The PayScale College Salary Report is another helpful tool for finding compensation estimates for your college, including early-career estimates. The midcareer pay projections can be used to explore how college choice could affect your long-term earning potential as well.

2. Compare incomes for workers with your major

It’s not just the college you attend that determines your worth in the job market. What you choose to study could be a stronger determinant of your value as a job candidate — and the pay you can expect to receive.

For instance, science, technology, engineering, and mathematics (STEM) majors earn the highest starting salaries out of college. 2017 STEM graduates were projected to earn an average of $66,097, according to a National Association of Colleges and Employers (NACE) salary survey.

That’s $17,364 more than the average starting salary of $48,733 projected for humanities majors, according to that same survey.

Research jobs statistics specific to your major to find out what you can expect to earn. Pay attention to the job titles and paths that will be available to you with your chosen degree.

And if you don’t know where to begin, check out this interactive career tool from the Hamilton Project. It provides salary estimates specific to your age, major, and gender.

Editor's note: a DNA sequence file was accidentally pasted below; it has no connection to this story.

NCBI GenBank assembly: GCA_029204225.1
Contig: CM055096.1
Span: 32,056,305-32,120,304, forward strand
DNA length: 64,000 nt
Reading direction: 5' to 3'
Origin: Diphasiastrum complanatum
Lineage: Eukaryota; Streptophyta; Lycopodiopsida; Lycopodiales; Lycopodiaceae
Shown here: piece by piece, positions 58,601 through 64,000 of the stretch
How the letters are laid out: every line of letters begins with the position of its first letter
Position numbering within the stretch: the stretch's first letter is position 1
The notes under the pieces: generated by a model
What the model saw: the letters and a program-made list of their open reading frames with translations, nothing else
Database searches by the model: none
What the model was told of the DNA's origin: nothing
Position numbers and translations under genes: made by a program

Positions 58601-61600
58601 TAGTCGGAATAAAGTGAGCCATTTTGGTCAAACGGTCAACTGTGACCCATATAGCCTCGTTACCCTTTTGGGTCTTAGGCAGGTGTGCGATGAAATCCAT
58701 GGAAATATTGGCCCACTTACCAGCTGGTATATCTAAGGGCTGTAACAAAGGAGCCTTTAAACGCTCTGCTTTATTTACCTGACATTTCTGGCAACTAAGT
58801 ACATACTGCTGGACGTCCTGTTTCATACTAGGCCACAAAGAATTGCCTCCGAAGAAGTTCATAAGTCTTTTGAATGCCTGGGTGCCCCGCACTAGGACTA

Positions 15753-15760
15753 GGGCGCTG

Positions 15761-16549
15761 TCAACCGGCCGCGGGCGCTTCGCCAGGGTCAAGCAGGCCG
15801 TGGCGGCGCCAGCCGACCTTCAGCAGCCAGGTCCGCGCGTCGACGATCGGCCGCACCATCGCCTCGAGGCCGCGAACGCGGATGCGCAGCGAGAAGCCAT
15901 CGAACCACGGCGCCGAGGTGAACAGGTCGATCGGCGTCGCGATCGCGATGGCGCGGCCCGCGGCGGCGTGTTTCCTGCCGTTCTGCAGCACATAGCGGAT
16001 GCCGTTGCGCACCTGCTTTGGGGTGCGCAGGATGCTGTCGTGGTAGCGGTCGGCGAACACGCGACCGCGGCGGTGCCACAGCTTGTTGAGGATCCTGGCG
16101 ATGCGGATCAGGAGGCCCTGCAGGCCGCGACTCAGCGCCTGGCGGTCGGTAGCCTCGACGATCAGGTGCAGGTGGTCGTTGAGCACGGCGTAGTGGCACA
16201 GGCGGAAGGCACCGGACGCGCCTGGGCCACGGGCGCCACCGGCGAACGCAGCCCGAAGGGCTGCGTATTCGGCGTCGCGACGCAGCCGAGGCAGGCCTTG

Here’s a screenshot of what you can expect to see when you plug in some social work info:

Image credit: Hamilton Project

3. Review your career and life plans

The final and most important factor in any income equation is you — specifically, the career and life plans you’d like to undertake.

Consider the following questions:

  • What occupation are you aiming for? Crack open the Bureau of Labor Statistics (BLS) Occupational Outlook Handbook. It includes comprehensive employment information, including wages, educational requirements, employment conditions, and job growth.
  • What kind of employers do you plan to work for? The same occupation can have widely varying pay depending on the company you work for. An accountant for a nonprofit, for instance, can expect to earn less than an accountant for a Fortune 500 firm.
  • Where do you plan to live? Your salary also will depend on where you live. Websites such as Indeed and PayScale can be helpful tools to research typical pay by job title and location.

Refine income estimates by putting them in the context of your life and career plans. For example, a computer science major hoping to work for a big-name company in Silicon Valley will have a higher projected income than a computer science major interested in working for a small, rural nonprofit.

3 decisions you can make with a post-college income estimate